Janese: Junior year was the most pivotal of my collegiate career. This was the year I lost myself. Because I decided to brush off my emotions by immersing myself in the work of orgs and classes, I started to battle with myself. I remember the internal turmoil I felt for negating my feelings and walking around like things were always okay when I wasn’t. I started to hang out with the wrong crowd of people doing the wrong things, all to cope with how I was feeling. I made a lot of bad decisions this year. I started living my life the way others wanted me to. I truly felt like I was at my lowest. I felt like this up until February of my Junior Year. My inner turmoil even affected me running for Miss Albany State University. I didn’t feel confident in my abilities to be able to lead my school. Nonetheless, I continued to pray to ask God that if this position was for me. While preparing to run, I distanced myself from a lot of things. I took this time to learn myself, and figure out who Janese Bibbs is. I found a lot of peace during this time as I prepared to run. I went to the interest meeting and I was the only candidate there for Miss Albany State University. I was confused, but continued to trust God. There was a second interest meeting and I went. Again, I was the only candidate. I couldn’t believe I would be running uncontested. I knew God had to be working. His favor was showing.

Randall: One thing I discuss in my newest book A Queen’s Pain is campus politics and the social environment at HBCU’s. In the book, the main character Raynetta Duram has a warped sense of what popularity is. She sees popularity and “clout” as being Greek (specifically a member of the Rho Eta sorority on Laketon State’s campus) and holding a title. In your opinion, what truly defines popularity?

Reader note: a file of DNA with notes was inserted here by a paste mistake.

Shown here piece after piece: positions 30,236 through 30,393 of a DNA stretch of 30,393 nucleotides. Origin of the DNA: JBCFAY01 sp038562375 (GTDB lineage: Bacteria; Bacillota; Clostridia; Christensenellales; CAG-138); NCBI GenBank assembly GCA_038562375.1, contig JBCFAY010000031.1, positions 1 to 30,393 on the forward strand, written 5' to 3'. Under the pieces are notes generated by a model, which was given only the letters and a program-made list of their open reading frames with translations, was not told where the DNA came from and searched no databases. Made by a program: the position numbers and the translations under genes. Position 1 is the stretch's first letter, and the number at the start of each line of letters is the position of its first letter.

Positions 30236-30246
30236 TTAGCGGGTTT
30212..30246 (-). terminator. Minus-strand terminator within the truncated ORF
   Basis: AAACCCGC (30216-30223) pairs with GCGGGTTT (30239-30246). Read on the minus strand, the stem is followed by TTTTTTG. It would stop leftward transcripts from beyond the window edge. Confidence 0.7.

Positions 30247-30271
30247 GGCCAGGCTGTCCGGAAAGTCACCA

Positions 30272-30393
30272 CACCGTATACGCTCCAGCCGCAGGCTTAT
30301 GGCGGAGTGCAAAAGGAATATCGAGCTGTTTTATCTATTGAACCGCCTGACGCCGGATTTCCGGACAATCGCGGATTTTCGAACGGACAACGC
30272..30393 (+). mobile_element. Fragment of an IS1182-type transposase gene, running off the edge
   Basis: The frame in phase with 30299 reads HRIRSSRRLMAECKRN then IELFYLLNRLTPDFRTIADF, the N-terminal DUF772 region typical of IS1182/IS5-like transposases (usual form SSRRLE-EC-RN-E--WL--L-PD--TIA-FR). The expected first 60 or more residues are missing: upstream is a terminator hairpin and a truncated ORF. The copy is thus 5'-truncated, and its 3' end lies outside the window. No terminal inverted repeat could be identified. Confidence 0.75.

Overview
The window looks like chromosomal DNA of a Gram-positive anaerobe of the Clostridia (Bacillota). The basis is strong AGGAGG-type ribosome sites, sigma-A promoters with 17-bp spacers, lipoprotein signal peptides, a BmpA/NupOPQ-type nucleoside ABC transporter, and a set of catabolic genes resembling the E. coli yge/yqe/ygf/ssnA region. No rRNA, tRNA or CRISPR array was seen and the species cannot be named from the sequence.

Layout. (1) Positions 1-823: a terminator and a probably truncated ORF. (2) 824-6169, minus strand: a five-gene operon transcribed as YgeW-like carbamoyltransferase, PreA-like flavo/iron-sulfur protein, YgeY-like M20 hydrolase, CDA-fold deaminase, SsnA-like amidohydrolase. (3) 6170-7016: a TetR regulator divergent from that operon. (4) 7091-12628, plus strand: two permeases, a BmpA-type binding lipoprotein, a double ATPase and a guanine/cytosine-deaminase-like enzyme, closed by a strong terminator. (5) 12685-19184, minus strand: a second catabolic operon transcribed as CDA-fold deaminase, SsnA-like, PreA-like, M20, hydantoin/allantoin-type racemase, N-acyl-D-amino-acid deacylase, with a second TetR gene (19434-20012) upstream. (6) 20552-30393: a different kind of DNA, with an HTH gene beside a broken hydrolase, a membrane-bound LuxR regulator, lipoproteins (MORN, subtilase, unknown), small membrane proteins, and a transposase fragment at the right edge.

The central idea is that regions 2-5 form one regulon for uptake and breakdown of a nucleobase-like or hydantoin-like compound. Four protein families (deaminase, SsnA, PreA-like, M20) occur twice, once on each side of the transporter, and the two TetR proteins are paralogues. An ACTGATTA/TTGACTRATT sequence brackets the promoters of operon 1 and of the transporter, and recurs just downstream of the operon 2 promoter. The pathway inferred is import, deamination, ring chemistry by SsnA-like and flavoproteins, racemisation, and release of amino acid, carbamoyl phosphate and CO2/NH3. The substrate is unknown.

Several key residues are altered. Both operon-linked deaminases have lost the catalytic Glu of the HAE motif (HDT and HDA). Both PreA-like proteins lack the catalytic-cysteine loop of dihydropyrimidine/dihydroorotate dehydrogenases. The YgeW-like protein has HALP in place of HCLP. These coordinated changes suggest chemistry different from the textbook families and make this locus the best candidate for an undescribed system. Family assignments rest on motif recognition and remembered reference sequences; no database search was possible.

Janese: I don’t necessarily like the term “popular” because I think people try to be popular for the wrong reasons. What defines popularity is how you make people feel. Maya Angelou once said, “People will forget what you said, people will forget what you did, but they will never forget how you made them feel” I think what defines popularity is how much people are attracted to the person you truly are. People are attracted to authenticity.

Randall: Does popularity on campus and success go hand-in-hand?

Janese: I always tell people to pursue purpose over popularity. When you remain true to your purpose in life, your measure of success is unlimited because you don’t let anyone else define it. You must be true to your purpose and endeavors. So I would have to wholeheartedly disagree. I don’t think your success is defined by your popularity on campus.

Randall: How’d you rise to prominence at Albany State?